If $\Sigma$ is a smooth complex curve in a smooth projective surface $X$, then we can consider the homology class represented by $\Sigma^{[n]} \subset X^{[n]}$. $\ \ $ Where, $X^{[n]}, \Sigma^{[n]}$ stand for the Hilbert scheme of $n$-points on $X$ and $\Sigma$, respectively. Is it possible to construct a homomorphism function $\Phi_n: \rm{H}_2(X) \rightarrow H_w(X^{[n]})$, such that $[\Sigma] \mapsto [ \Sigma^{[n]} ]$?

$\ \ \ $ One has the following at ones disposal: we have the obvious quotient map $X^n \rightarrow S^nX$ (where $S^nX$ is the symmetric product of $X$). Now, if $\beta \in H_2(X)$, then we can consider the image of $B := \beta \times \cdots \times \beta$ in $H_{2n}(S^nX)$. If $\beta $ can be represented by an algebraic curve, we can take the proper transform of $B$ under the Chow map $X^{[n]} \rightarrow S^nX$. If $\beta$ is not represented by such a curve, is there anything akin to proper transform that one can apply to $B$ to construct the desired homomorphism function $\Phi_n$?

I am interested in studying the intersection theory between the classes $\Phi_n(\beta)$. Nakajima in his book "Lectures on Hilbert schemes of points on surfaces" states the following nice result. If $\Sigma$ and $\Sigma'$ are two smooth curves in $X$, then (page 102 of Nakajima's book):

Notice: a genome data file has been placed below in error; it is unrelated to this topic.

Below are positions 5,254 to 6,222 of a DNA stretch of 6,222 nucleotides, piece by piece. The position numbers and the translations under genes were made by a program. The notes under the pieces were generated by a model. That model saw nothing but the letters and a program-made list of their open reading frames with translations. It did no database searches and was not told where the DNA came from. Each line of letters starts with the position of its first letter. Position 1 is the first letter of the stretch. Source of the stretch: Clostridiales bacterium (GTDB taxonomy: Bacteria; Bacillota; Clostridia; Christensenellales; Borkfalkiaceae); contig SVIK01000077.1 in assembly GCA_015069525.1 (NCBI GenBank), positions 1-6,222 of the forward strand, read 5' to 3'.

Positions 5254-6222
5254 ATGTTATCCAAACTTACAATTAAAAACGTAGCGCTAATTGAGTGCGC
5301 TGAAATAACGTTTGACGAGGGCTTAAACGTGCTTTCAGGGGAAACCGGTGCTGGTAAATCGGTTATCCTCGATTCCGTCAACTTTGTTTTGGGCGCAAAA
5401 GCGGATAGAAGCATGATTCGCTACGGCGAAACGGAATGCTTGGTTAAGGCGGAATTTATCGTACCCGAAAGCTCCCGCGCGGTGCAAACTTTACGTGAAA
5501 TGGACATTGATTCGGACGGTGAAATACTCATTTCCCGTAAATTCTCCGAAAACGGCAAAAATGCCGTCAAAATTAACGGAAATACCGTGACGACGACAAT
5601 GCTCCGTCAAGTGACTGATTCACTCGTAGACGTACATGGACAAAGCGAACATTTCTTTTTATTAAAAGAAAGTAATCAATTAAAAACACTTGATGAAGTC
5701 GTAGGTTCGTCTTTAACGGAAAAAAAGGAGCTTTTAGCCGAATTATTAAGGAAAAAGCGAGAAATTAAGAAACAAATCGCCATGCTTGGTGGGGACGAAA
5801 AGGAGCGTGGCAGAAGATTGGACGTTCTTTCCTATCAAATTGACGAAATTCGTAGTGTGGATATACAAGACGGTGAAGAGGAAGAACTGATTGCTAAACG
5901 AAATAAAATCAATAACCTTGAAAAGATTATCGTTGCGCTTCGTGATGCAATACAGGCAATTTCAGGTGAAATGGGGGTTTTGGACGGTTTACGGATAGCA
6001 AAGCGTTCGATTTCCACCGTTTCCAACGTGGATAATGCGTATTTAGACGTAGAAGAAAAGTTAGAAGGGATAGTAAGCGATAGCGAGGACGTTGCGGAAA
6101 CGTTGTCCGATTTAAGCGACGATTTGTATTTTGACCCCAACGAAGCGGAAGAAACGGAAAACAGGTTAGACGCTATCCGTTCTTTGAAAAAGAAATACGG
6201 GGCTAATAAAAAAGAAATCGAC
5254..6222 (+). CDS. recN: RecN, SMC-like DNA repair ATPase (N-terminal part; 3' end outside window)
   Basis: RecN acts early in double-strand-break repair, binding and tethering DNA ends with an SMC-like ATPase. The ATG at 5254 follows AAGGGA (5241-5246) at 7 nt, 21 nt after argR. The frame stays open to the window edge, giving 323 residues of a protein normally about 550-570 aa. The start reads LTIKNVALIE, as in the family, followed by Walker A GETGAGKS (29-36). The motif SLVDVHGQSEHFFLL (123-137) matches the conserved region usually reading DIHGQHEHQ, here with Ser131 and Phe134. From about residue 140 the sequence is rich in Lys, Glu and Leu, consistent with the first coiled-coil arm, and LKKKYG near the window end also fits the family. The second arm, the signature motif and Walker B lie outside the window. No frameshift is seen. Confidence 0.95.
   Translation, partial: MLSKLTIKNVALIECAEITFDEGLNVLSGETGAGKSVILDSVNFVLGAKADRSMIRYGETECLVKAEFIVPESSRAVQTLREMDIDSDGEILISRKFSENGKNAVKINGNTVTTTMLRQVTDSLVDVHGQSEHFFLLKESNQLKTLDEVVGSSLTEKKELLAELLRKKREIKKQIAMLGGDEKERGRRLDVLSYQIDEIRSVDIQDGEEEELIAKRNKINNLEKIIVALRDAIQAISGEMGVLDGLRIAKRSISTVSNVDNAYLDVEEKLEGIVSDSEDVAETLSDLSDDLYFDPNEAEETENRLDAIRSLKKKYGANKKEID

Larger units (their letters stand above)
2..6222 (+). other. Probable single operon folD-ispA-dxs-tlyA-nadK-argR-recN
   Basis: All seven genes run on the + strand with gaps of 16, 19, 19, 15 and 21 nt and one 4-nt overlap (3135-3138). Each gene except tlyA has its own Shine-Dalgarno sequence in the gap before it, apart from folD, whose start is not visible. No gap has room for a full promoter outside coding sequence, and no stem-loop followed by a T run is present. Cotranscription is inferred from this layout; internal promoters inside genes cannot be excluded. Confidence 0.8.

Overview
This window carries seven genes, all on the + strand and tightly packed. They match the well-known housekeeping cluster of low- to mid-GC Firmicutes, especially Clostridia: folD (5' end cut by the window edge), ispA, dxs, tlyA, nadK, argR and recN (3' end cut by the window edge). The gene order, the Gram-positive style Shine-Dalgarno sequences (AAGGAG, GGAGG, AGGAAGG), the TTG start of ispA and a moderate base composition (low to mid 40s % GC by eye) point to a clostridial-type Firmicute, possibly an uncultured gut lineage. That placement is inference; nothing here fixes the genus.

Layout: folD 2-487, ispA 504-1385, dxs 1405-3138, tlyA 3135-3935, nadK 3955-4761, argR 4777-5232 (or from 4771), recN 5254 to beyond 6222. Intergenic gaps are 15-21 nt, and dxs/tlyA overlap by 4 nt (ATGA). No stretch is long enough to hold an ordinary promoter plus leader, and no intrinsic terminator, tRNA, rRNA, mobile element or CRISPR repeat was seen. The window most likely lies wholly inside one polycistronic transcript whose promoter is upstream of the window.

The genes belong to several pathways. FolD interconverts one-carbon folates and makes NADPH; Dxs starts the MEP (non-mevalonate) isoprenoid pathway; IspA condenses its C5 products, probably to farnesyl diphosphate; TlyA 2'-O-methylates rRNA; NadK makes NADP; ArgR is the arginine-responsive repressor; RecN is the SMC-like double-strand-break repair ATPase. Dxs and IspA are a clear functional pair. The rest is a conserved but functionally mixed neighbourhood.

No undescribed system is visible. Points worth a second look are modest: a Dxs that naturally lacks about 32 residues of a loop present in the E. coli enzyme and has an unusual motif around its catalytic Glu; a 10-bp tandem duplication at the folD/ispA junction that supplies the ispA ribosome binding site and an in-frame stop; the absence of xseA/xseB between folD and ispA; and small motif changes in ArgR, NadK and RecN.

$$\sum_n z^n \ [\Sigma^{[n]}] \cdot [\Sigma'^{[n]}] = (1+z)^{[\Sigma] \cdot [\Sigma']}$$

Does anyone know if there are related results for singular curves?

As a side remark. the above formula is obvious if $\Sigma$ and $\Sigma'$ are two curves intersecting transversely. All it says is that of the set of $m = [\Sigma]\cdot [\Sigma']$ points were it intersects, we choose $n$ of them (there are $\binom{m}{n}$ of these guys, which is what the formula is giving). But the general proof of the formula is more intricate - one uses a representation of the Heisenberg group on the space $\oplus_n H_*(X^{[n]})$ to derive it. This fancy shmancy approach is more helpful when computing things like the self intersection of $\Sigma^{[n]}$ when $\Sigma$ is a $(-1)$-curve in $X$. From it we get that $[\Sigma^{[n]}] \cdot[\Sigma^{[n]}] = \binom{-1}{n} = (-1)^n$

EDITED: In view of Nakajima's comment below, please replace function for homomorphism when reading the above question. Notice that, as stated in my comment below, the extension of the map $[\Sigma] \rightarrow [\Sigma^{[n]}]$ should be a "nice" one.